Libmonster ID: UK-1224

In 2009, the book "The World After" was published in Paris.: An unprecedented crisis "(Pigasse M., Finchelstein G. Le monde apres: Une crise sans precedent. P.: Plon, 2009). Its authors - Mathieu Pigasse, Vice-president of the Lazare Frere Bank, and Gilles Finkelstein, President of the Jean Jaures Foundation-analyze the current global financial crisis and the new configuration of the world economy emerging after it.

The book examines and analyzes in great detail the causes that led to the global crisis. But the main purpose of this book is to suggest measures that developed countries should take to overcome the crisis.

According to the authors, the main prerequisites have been formed over the past 20 years-from the fall of the Berlin Wall in 1989 to the global financial crisis in 2008. Note that this is the period of the triumphant march of globalization on the planet, and the first decade-with the undeniably dominant role of the United States.

These 20 years, according to Pigasse and Finkelstein, are associated with three illusions. The first is the belief in a model of economic growth based on debt growth (p.13). The second illusion is that economic liberalization, the rejection of state regulation and complete market freedom were imposed on all countries as a universal solution. The apogee was the lack of regulation of the international financial system. The third illusion was the belief that one country - the United States - could dominate the world unchallenged. But all three illusions were shattered (p. 14).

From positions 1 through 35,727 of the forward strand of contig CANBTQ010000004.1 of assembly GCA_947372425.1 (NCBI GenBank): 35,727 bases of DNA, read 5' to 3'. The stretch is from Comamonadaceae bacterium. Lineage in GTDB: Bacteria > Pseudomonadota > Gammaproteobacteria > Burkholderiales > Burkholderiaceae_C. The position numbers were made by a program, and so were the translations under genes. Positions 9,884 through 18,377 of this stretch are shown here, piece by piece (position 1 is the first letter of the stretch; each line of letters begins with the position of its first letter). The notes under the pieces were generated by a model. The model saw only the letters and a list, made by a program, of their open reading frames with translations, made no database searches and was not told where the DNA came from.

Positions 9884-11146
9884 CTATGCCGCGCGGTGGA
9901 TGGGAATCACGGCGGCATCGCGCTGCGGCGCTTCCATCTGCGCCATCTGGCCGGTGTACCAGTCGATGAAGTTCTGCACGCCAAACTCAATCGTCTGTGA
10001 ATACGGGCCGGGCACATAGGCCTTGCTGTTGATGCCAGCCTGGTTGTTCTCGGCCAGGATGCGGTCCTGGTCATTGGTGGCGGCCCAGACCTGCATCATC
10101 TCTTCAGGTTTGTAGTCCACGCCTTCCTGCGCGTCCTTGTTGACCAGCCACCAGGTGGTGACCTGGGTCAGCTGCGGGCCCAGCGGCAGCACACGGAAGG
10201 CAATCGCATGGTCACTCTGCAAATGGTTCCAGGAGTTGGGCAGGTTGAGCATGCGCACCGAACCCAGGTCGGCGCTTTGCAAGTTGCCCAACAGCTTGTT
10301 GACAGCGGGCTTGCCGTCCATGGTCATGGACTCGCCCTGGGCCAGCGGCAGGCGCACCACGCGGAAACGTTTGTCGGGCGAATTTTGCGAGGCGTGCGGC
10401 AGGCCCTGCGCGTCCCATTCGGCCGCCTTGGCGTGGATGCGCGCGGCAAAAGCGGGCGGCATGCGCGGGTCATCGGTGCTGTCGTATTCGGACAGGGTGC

A new world configuration is created. Trends towards its development have taken place before, but the crisis has intensified them. Developed countries are going through difficult times ("the decline of Europe" is a very hackneyed term). The United States is beginning to lose its position as a superpower. Their growth model was hit in the heart. At the same time, the power of emerging market countries is growing, with "we (developed countries) we still underestimate the scale, speed and violent force of this phenomenon " (p. 16).

In the chapter "BRICO's Decisive Breakthrough", the authors analyze the increased role of emerging markets in the" new world " - the emerging global economy after the crisis. Speaking about these countries, French authors use the term BRIC (BRIC and Others, where BRIC is Brazil, Russia, India, China and "others" are Turkey, Mexico, South Africa, Nigeria, Indonesia, Vietnam, as well as countries mainly included in the Group of 20) (p. 117). BRICOS will account for 100% of global population growth in 2008-2025 (p. 117).